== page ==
APA 6th Edition Banić, S. (2014). Zadarski gotički vezeni antependij u Budimpešti. Ars Adriatica, (4), 75-94. Preuzeto s https://hrcak.srce.hr/130724
MLA 8th Edition Banić, Silvija. "Zadarski gotički vezeni antependij u Budimpešti." Ars Adriatica, vol. , br. 4, 2014, str. 75-94. https://hrcak.srce.hr/130724. Citirano 09.07.2020.
Chicago 17th Edition Banić, Silvija. "Zadarski gotički vezeni antependij u Budimpešti." Ars Adriatica , br. 4 (2014): 75-94. https://hrcak.srce.hr/130724
Harvard Banić, S. (2014). 'Zadarski gotički vezeni antependij u Budimpešti', Ars Adriatica, (4), str. 75-94. Preuzeto s: https://hrcak.srce.hr/130724 (Datum pristupa: 09.07.2020.)
Vancouver Banić S. Zadarski gotički vezeni antependij u Budimpešti. Ars Adriatica [Internet]. 2014 [pristupljeno 09.07.2020.];(4):75-94. Dostupno na: https://hrcak.srce.hr/130724
IEEE S. Banić, "Zadarski gotički vezeni antependij u Budimpešti", Ars Adriatica, vol., br. 4, str. 75-94, 2014. [Online]. Dostupno na: https://hrcak.srce.hr/130724. [Citirano: 09.07.2020.]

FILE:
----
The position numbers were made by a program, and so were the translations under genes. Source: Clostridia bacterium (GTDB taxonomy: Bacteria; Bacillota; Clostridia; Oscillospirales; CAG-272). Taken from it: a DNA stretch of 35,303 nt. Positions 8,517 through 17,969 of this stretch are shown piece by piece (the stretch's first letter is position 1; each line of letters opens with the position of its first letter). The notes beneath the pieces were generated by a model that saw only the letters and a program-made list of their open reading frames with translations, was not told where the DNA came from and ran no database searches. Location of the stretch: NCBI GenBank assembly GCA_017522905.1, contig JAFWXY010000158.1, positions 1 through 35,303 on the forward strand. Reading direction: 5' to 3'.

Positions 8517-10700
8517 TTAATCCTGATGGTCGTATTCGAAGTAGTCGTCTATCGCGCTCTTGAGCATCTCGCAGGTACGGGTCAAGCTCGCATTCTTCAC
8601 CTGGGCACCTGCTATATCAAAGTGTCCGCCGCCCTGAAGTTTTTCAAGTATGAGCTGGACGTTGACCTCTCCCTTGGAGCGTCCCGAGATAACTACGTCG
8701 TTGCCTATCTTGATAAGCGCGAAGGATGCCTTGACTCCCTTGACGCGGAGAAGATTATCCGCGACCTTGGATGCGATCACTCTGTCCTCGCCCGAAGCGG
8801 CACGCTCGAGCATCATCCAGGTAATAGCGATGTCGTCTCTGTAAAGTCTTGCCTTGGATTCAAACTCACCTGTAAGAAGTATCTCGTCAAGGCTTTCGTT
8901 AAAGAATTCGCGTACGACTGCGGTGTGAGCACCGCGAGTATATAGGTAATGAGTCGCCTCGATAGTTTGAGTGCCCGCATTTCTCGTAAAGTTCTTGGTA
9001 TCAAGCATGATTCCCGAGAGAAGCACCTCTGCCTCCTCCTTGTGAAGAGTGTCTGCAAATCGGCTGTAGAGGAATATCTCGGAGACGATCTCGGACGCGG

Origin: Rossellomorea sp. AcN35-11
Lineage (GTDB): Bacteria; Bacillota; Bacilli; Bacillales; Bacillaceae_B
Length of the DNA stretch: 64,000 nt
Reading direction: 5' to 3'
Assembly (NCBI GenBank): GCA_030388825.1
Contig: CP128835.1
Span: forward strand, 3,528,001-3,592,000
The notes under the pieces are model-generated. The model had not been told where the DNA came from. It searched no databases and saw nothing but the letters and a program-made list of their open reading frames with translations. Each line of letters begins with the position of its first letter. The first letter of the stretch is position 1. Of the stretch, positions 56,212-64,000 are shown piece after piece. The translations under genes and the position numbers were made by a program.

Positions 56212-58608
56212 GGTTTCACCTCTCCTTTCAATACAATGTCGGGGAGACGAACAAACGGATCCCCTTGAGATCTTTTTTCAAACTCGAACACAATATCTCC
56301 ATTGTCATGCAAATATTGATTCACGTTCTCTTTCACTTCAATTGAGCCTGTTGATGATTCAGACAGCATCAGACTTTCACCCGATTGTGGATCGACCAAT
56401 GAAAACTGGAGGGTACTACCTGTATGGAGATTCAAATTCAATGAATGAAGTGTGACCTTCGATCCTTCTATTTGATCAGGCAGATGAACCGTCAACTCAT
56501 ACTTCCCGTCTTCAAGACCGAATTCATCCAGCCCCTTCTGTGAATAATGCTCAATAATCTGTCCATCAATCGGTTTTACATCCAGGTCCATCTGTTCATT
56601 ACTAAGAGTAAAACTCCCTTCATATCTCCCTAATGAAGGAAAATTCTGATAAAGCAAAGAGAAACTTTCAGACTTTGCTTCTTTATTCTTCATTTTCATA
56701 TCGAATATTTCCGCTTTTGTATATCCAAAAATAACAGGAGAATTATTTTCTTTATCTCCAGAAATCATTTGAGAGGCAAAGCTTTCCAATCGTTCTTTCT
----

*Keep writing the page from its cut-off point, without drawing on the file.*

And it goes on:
Sažetak The Museum of Applied Arts (Iparművészeti Múzeum) at Budapest houses an embroidered Gothic antependium which belonged to the church of St Chrysogonus, which was the seat of the Benedictine Abbey at Zadar. At an unspecified time, the antependium became part of the collection of Zsigmund Bubics, an art historian, collector and the bishop of Košice in present-day Slovakia from 1887 to 1906, and was donated to the Museum of Applied Arts in 1909. It measures 94 by 190 cm. The majority of the antependium’s surface is filled with the figures of saints set beneath three pointed, Gothic arches. The central field is occupied by the enthroned Virgin with the Christ Child, in the left field is St Chrysogonus and in the right St Benedict. In the upper section of the antependium one can see the busts of two saints who might be identified as St Gregory the Pope and St Donatus. Along the lateral edges of this triptych-like antependium are vertical borders, at the centres of which are niches with two small standing female saints who wear crowns (St Scholastica and St Anastasia). To the left of the Virgin’s throne is the figure of a donor depicted kneeling with his hands clasped in prayer, which has unfortunately not been provided with an inscription. It is clear, however, that he is wearing the Benedictine habit with a somewhat over-emphasized hood falling down his back. The Benedictine donor might be identified as one of the abbots of the monastery of St Chrysogonus. It is suggested in the article that this may have been John de Ontiaco (Joannes de Onciache) from the bishopric of Lyon, who was the abbot of the monastery of St Chrysogonus from 1345 to 1377. The author argues that the antependium was produced in a weaving workshop in Venice during the late 1360s or early 1370s, on the basis of comparisons with similar contemporary painted and embroidered artworks. Based on the iconographic programme which was depicted on the antependium, but also on the information found in archival records, the author proposes that the antependium was made for the altar of St Chrysogonus which stood in the north apse of the abbey church. Although it has not been established when the antependium left Zadar, based on the similarities between the crimson satin fabric, which replaced the original surface on which the embroidery was applied, on the antependium from the Church of St Mary at Zadar, and the antependium from the Church of St Chrysogonus, it is stated that both interventions were made in the Benedictine Convent of St Mary at Zadar during a short period of time in the last quarter of the eighteenth century. This is also understood as evidence that at that time the antependium from the Church of St Chrysogonus was still being carefully kept at Zadar.